The prognostications of Mr. Fish

Vitou, Constantine

Walking quickly to keep pace with him, we would ask: “Tell us Mr. Johnny Fish, what's the weather going to be like tomorrow'?" Without breaking stride, Mr. Fish would look up at the sky and deliver his forecast: “Tomorrow it’s going to rain in the morning, but it will be sunny and nice in the afternoon --- just heavenly.” We would thank him, run home, up a flight of stairs and before someone else broke this hot piece of news to her, excitedly disclose, “Ma, Ma, Mr. Fish says it’s going to rain tomorrow, but don’t worry, it will be nice in the afternoon.” Johnny’s forecast to inquiring youngsters was absolute dogma. To this day, I don’t think he was ever wrong. Or so it seems. But then, one must remember that the days of Mr. Johnny Fish go back more than sixty years.

We would meet Mr. Fish walking along William Street in Griffen Town, a neighbourhood in Montreal noted for being the most impoverished district of a destitute region. Whereas the average monthly rent in the city proper was about $40.00 a month, one could rent the “best” house on William Street, the hub of Griffen Town for about $2.50 a month, tops.

Our own house had slanting floors, a dilapidated stairwell and was of dubious architectural stability. But this was home for my struggling parents and their four young children.

We didn‘t know where Johnny lived. He just seemed to appear from nowhere at the top of William Street. His gait was so unique that even as young pre-teenage children we were able to identify him blocks away.

He didn’t swing his arms when he walked, but kept them close to his side. He seemed tall, but then again we were youngsters and height was relative. He was a fairly young man, perhaps in his thirties, certainly younger than my father or uncle.

Forever gentle and obliging but sombre, he was always humming or chanting, seemingly discussing the weather with obscure powers that we were never privileged to see. I recall him always wearing a brown jacket and dark trousers.

When we spotted Johnny, we would run enthusiastically to greet him, and he would walk with a child on each side grasping his motionless hands.

“Mr. Johnny, what’s the weather going to be like tomorrow’?”, we'd ask excitedly.

He would continue walking hand in hand with the inquiring youngsters, look up at the sky and then, after a moment of deliberation, form his weather prediction. Even on a cloudless day, he would study the sky from various angles, hesitate for a moment, then announce his forecast. We knew his careful scrutiny of the sky meant an accurate forecast for he didn’t want to disappoint us.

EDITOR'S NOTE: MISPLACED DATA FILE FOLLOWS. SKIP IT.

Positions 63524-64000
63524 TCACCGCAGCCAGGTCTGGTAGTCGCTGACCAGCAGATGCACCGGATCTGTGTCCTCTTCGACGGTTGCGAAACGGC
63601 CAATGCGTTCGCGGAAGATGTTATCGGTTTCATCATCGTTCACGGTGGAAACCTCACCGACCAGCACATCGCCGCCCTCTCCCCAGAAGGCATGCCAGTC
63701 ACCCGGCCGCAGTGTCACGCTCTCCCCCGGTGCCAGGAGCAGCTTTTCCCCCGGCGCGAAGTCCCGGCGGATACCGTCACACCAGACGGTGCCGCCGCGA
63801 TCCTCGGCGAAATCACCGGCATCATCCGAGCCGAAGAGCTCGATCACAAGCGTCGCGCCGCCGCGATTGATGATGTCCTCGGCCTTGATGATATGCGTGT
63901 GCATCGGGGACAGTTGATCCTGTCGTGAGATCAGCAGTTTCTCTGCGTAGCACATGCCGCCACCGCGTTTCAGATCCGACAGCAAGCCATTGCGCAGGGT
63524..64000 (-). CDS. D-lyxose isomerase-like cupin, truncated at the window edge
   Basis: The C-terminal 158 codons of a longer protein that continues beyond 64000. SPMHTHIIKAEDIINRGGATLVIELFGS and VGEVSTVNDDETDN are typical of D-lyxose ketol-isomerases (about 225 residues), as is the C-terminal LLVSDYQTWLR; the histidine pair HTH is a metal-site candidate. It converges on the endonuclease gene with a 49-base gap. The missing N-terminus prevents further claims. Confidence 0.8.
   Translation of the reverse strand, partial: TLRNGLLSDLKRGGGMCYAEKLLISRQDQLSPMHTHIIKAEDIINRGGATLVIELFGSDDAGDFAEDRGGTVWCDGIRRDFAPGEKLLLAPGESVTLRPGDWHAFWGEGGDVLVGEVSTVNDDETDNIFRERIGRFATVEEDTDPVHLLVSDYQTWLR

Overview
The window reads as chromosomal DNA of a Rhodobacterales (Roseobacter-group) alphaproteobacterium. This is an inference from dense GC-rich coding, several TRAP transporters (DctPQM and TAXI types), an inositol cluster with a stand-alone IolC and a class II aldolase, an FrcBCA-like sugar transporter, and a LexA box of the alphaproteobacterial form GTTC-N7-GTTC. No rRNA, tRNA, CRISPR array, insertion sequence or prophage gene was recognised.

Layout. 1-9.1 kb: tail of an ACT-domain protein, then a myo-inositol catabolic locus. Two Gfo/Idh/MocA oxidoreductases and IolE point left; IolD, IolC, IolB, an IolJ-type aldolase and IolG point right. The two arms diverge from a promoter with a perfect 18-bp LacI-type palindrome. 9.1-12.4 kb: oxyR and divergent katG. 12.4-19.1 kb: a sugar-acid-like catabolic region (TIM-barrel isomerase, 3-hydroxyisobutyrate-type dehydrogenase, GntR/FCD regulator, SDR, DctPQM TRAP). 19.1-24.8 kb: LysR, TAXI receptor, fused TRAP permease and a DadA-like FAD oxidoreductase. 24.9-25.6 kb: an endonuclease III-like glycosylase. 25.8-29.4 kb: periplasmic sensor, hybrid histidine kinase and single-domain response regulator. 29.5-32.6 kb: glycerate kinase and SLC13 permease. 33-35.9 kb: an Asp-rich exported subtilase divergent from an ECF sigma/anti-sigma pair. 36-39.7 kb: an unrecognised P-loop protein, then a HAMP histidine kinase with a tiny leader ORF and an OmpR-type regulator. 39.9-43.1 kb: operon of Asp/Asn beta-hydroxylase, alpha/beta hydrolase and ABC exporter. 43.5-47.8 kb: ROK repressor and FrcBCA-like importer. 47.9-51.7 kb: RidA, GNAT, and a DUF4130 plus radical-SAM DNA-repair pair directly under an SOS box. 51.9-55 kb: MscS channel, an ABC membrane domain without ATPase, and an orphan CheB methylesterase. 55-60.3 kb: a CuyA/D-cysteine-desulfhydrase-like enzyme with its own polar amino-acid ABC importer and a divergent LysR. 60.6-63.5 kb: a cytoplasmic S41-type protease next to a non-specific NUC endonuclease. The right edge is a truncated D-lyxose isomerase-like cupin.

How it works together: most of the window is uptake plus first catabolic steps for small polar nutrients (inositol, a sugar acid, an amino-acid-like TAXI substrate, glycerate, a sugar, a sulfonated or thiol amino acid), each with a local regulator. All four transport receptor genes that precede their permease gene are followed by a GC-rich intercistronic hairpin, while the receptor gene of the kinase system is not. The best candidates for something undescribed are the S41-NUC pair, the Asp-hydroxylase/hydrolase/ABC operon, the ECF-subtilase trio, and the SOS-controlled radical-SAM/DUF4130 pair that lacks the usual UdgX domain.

Johnny was respected by everyone in the neighbourhood, youngsters and parents alike. I can still recall my mother asking: “If you see Mr. Johnny Fish today, ask him about the weather for this weekend, and if it’s nice, we’ll make sandwiches and go to Fletcher’s Field for a picnic.” Fletcher’s Field was an open field at the foot of Mount Royal, a good hour‘s walk from William Street. Other children may have enjoyed car rides in the country or trips to the beach, but for us this picnic ground was Shangri-La. And Johnny’s forecast made it all possible. In fact, we believed that it was his mastery in producing good weather that gave us our picnics.

Medical school and my rotating internship in psychiatry after graduation made me sadly aware of Johnny’s affliction -- his distinctive gate, his soliloquizing, his mannerism. Unfortunately, Johnny lived before the advent of neuroleptic pharmacology.

There just wasn’t any treatment for schizophrenia then.

It is obvious that kindness and friendliness have nothing to do with functional cognition. Today, I’m sure Johnny would be put on risperidone or clozapine or some such drugs enabling him to have a more complete and deserved mode of living.

I don‘t know what became of Johnny. When my father changed jobs, we moved from Griffen Town to an area too far away for us children to revisit. My parents inquired, but it seemed Johnny just vanished. Many thought he had moved away, but the youngsters were absolutely convinced some communication medium somehow, somewhere had hired him to give weather predictions.

As children, we always thought of him as someone very intelligent, pleasant and kind, a good person who was singularly capable of giving us enjoyable weather. He added some sunshine in very difficult times.

It’s obvious that Johnny imprinted a positive mark in a child’s mind for me to be able to still recall him after so many years. I don’t know where Johnny is today or if he’s still alive. I don’t even know if Johnny Fish was his real name or just a name he gave himself.

I hope that time was kind to him and he was able to savor some of the happiness that was due. It would be more than adequate and fitting if it was even a fraction of the happiness he dispersed throughout Griffen Town.

Perhaps, wherever he is, he is still giving his weather forecasts, looking down on our sky and reporting, “It’s nice and sunny --- just heavenly.”

Theme: History | Histoire
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Stories in Family Medicine | Récits en médecine familiale [Internet] Mississauga ON: College of Family Physicians of Canada. 2008 --.




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